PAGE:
If you want to learn about Korea, you don’t have to travel a thousand miles across the ocean or watch a movie by yourself. You can learn about Korean life directly from Chanwoo Moon, an exchange student from South Korea.
Chanwoo Moon is one of the leaders of the Hangul Club, which teaches others about Korean culture.
Moon started the club because he thought it would be good to share Korean language and culture with Grace students. “It will help them expand their perspective,” said Moon.
He also wanted to do something for the glory of God. He described how God has helped him stay at Grace for another semester, and while he did not have any material things, he realized that he could teach and have others learn about Korean culture. Moon said that through this, “we can be one within God.”
Let’s Learn Hangul
The Hangul Club is the official name for the club because “Hangul” is the word for the Korean language.
Every Wednesday afternoon the club meets at 2 p.m. in a Philathea classroom. The meetings last for about an hour-and-a-half and nearly twenty students attend.
Some weeks they listen to a lecture on the the school system in Korea, and other weeks they write words on each other’s back to helpl them learn Hangul.
Learning Hangul is not as easy as it may seem. Zoe Rozsa attended when students were learning Hangul.
They played telephone and wrote on each other’s backs and then attempted to write the character on the board. For Rozsa it was difficult. “It was really humbling…I’ve been able to have the flip side feeling of being in his shoes [Moon] because my mouth can’t make these sounds.
Rozsa is the director of Mosaic, which is the umbrella over all the various cultural groups on campus. She is responsible for empowering their passions with resources and leaders.
The Hangul Club is exciting for her, “because it’s so good to see people there to support Chanwoo and are now interested in Korean culture.”
The Learning Curve
Club members so far have learned the characters of the Korean language, have compared school systems in America and South Korea, and have learned about Korean food.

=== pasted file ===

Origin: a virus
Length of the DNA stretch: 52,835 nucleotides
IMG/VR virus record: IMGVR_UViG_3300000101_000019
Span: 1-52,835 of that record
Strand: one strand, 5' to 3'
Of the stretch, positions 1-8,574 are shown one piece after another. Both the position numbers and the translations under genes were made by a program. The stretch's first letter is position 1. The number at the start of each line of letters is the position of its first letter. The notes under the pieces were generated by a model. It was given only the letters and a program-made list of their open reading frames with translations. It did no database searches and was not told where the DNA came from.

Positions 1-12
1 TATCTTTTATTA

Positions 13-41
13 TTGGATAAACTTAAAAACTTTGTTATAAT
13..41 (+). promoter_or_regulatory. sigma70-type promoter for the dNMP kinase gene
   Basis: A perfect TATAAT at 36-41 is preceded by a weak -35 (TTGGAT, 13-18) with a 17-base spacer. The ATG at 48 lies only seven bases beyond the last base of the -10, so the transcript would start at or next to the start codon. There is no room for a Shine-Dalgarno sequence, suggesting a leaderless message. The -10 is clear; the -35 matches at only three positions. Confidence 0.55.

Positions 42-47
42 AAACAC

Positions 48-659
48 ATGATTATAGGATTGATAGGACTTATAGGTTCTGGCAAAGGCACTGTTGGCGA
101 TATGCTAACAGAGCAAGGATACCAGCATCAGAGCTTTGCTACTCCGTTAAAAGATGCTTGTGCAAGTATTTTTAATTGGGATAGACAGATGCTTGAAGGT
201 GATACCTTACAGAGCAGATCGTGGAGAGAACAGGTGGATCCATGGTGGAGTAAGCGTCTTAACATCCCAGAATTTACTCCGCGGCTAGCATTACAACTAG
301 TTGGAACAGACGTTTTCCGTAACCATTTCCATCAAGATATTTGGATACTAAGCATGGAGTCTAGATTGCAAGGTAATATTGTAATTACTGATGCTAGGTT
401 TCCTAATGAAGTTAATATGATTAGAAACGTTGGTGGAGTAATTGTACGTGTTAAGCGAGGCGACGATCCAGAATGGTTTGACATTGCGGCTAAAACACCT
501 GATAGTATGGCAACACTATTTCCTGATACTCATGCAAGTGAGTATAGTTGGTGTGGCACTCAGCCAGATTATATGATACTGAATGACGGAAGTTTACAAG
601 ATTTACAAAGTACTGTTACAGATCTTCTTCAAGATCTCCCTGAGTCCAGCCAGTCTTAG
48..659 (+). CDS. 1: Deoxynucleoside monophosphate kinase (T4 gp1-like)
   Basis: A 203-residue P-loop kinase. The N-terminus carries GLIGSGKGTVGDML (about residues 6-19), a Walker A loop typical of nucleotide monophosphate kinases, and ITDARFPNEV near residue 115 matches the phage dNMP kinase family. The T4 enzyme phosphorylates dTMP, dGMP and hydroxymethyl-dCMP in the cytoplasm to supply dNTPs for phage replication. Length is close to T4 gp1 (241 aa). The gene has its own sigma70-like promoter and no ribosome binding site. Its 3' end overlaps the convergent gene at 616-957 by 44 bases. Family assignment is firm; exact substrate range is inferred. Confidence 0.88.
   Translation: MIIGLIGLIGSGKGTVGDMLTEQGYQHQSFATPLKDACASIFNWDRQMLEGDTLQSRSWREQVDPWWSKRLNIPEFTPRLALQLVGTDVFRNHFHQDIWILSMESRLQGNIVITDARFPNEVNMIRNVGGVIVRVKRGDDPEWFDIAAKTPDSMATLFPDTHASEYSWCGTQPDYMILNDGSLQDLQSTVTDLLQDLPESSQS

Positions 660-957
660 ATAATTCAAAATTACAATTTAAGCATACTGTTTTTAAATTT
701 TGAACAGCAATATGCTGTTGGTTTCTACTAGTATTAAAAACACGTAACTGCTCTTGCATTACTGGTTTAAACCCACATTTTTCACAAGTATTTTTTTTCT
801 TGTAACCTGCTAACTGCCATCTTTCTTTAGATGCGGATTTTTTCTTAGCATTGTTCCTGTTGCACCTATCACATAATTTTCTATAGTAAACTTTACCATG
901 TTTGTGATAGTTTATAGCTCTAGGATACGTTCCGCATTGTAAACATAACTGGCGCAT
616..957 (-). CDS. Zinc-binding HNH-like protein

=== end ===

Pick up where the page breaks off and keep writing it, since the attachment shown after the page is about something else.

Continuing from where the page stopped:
On March 21, the group went to Carlos Tellez’s home for Korean food. Tellez is the director of Global Initiatives, the office responsible for study abroad and Go Encounter trips.
Tellez’s house was full; nearly twenty-five people had the opportunity to taste different Korean foods.
Christopher Wilson, another leader for the club, says his favorite activity so far has been the food party.
Wilson joined the club because he loves learning about other cultures. The club is a positive thing for Grace, according to Wilson. “Grace is making a huge effort to get students to think globally, and Korean club is a great way to introduce a new culture in a fun environment.”
In the future, Moon is planning on teaching about the Korean church, Korean history, KPop (Korean music), and Korean drama.
A Korean movie night is also being planned to share with the students. The club is open to anyone who wishes to learn more about the Korean Culture. The Hangul Club is one of the newer cultural clubs on campus and for Tellez, having groups like Hangul “helps the rest of us understand and appreciate cultural differences.”
Tellez believes that Hangul “can help the rest of us experience a variety of cultural heritages that will make us a more accepting community.”
Story by Katie Graham | Staff Writer | email@example.com